It was an early spring morning and the bird feeders outside our kitchen window were well stocked and busy as usual: Niger seed for the American goldfinch, sunflower and millet for the cardinals, chickadees, tufted titmice, nuthatch, and all the other finches and sparrows that breakfasted regularly near our Community house in suburban New York State.   The noise and happy chatter was not unlike one of our recreations, I thought, those times when we get together after a morning spent in silence, each with our own tasks and work, each with a quiet prayer for peace in the world and assistance for all in need.

But this morning was different.  One of the perches was still, and there sat one quiet bird, one that we had never seen before.  The intensity of the color blue was a color I had never seen before:  rich, dark, intense, even brilliant.  “That must be an indigo bunting!” I called to the others, who came to peer out the windows in eager anticipation to see the newcomer. 

The bird lingered, a minute or two, quiet and solitary, amidst all the action of the other finches. Then he flew to the trees, then to the sky, and we have not seen him since.

Every so often, even on an ordinary day, we get a glimpse of the unexpected, a reality that we know exists but seldom see, reminding us that there is always mystery and beauty all around us, other dimensions of life, if we are but quiet and still, and ready to see.  

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Second-language medley - #1 – Tongue-tied

Being something of a transplant from one place to another, one culture to another, one language or regional dialect variation to another, is rather a common variation on a theme in Cafh, in its Communities, and for so many many other assorted people all over the world, through time, and very especially in these, our times of massive population movements.  The other way around applies, too – with some of one’s companions & co-workers coming from other climes & backgrounds, and us having to merge in and be bridges, everybody on all sides having to deal with those quirky, sometimes irritating, sometimes enchanting foreign ways.

Though there have been some other twists of the tale (like Colombians getting socially acclimatized to Chile, or Argentines to Brazil), for many of us here that has mainly been a process of North Americans getting used to Latin culture and Spanish, and of South Americans getting immersed in “gringo-land” and English. That’s spawned quite a lot that could be reciprocally shared of all these so-similar yet so-distinct experiences, the instructive, the funny, the harmonious, the culture-shock miscommunications and noise.

For understanding the lingo, so much depends on those divergent modalities of culture, history, ethnic influences, etymologies…; on and on. Not to mention body language and gestures – a whole other kettle of fish! What in the world does that wagging finger mean? Or that scrunched-up nose? That jut of the chin? And physical distances from each other? how close is too close, intimidating and presumptuous; or not close enough, cold, arrogant, unfriendly; or in that just right sweet spot, putting people at ease?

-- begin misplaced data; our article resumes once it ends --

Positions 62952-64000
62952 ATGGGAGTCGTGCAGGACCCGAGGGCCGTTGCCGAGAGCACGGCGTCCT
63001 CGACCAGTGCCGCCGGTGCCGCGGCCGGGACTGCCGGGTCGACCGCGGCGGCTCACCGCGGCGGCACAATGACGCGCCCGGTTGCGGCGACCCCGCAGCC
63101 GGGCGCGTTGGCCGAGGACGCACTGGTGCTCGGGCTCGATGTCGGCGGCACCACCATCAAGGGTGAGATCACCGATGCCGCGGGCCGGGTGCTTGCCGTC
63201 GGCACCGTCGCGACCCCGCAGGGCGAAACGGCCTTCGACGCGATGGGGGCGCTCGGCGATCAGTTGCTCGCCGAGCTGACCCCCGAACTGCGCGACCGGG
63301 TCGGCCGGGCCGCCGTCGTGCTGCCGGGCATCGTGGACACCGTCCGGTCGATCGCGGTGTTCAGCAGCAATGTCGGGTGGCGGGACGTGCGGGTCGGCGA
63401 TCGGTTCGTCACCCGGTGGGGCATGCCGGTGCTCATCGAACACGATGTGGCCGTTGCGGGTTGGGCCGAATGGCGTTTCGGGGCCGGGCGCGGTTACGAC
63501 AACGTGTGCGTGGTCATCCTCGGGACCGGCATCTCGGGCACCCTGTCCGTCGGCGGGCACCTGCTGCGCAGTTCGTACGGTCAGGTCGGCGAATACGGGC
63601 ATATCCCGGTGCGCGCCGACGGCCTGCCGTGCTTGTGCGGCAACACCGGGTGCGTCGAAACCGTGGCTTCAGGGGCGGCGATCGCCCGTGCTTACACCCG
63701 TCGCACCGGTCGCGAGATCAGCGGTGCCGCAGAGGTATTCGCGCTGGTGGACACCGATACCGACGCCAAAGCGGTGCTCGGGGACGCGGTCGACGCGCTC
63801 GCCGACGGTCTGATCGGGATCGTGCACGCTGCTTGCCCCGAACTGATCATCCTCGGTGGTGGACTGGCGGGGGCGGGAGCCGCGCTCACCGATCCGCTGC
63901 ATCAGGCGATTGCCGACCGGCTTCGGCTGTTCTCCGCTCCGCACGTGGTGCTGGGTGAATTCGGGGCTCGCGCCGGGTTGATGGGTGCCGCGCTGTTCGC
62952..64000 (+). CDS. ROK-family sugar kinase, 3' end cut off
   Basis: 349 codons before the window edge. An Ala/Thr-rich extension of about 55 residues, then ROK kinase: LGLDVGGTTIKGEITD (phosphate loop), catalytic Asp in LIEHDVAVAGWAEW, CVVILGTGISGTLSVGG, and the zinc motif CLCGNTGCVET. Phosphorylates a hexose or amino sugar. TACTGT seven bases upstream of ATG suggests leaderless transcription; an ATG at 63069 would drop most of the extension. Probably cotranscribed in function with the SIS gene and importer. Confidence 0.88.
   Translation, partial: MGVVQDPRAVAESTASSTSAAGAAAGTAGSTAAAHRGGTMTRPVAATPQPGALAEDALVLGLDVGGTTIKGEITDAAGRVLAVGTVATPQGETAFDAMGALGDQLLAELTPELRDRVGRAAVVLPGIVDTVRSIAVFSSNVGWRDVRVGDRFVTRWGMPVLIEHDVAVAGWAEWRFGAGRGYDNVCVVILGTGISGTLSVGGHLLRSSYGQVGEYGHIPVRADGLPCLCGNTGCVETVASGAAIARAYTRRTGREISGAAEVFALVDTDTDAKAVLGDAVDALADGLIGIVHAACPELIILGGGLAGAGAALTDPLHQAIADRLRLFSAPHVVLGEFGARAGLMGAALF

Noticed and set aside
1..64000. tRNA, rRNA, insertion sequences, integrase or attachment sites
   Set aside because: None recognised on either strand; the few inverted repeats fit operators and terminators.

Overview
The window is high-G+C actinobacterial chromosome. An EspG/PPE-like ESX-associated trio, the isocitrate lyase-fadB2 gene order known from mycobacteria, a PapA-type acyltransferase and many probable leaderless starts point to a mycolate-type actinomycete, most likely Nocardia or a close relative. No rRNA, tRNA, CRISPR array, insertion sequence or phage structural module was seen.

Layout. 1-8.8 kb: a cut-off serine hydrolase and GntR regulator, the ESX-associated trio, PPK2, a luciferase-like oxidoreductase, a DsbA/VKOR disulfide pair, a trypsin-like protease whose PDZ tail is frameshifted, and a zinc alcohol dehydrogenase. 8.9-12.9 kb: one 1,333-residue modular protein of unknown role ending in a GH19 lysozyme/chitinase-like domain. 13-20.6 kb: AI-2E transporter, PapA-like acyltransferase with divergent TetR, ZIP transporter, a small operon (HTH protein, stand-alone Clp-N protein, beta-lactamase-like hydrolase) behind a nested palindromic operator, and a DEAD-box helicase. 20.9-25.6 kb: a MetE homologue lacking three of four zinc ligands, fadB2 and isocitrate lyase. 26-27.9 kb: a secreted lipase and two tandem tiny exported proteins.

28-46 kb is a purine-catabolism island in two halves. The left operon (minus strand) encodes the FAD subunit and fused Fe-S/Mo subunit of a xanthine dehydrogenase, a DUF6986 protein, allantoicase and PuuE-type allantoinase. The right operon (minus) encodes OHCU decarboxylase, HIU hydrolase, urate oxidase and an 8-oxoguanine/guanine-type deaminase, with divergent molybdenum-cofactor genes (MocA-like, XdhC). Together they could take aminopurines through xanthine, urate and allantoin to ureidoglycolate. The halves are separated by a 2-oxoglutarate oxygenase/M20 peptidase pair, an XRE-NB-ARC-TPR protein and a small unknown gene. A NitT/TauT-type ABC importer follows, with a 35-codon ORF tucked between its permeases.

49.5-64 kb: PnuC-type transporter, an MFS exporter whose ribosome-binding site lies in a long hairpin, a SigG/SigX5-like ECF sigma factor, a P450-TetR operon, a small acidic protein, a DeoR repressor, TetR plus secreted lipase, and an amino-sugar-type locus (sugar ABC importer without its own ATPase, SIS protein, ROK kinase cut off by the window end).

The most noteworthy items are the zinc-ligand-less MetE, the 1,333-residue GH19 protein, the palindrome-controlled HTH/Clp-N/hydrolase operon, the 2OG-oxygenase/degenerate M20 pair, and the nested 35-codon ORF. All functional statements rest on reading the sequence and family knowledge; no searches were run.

For sure it’s a joint, team effort, multi-directional multi-dimensional experience – learning/teaching from/to each other, from others’ “mistakes”, when someone tries to imperfectly give “corrections”, finding how much changing accents, opinions, moods and styles play a part, finding you never really knew your own language all that well and must learn more, dig deeper, expand contexts. In the process, who hasn’t been made fun of, laughed at – or maybe shared the joke together; or even sometimes unfairly, too, at others’ expense. Speaking or writing Spanglish, for better or worse – and getting so used to it that you can’t always tell the difference?  We all need to have patience, learn to care for one another…

Probably one never reaches an end point, where one can really say “it’s over, I’ve learned, I’m finished;” – unless you yourself dig your heels in, have “had enough,” and decide, “Enough! I’ve arrived.” Perhaps one recognizable milestone, though, is when you’re no longer routinely translating, directly and awkwardly, practically word for word, but rather just speaking & thinking in it, flipping back & forth seamlessly between the two tongues.

It’s good to find you’re dreaming at night in this new language, where it’s natural, not strange at all. And maybe a key is getting that “taste” for the language, a love for it – when you feel and appreciate the beauty and meaning, the history and all that’s gone into it… Maybe yes, then, in a certain sense, you have indeed arrived, and everybody around you has arrived somehow, too, along with you, together.

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Light Oh Resplendent One

Attending the funeral of Rebeca Gurfinkel in June 2015 was a profound experience for me.  I listened to such inspiring words from her daughter Debora Farber, from her three grandchildren Laura, Ryan and Ronnie, from Laura’s husband, Tomas, from her two great-grandchildren Christopher and Jessica and from Debora’s dear husband Sergio. Many other friends and coworkers also spoke.  I could perceive through their words the positive and transformative impact Reva produced in so many areas of their lives.

Personally, I learned about Reva when she was working as a science teacher in a public high school, the way she motivated her students and coworkers to learn and look for solutions to problems. Her beautiful ceremony of Ordination took place in the Community and every time she came to visit, she greeted each member with much affection and respect, and shared her enthusiasm for poetry, singing, teaching and learning. During her 100 year birthday celebration, her gentle smile invited me to be in the loving yet mysterious presence of the Divine.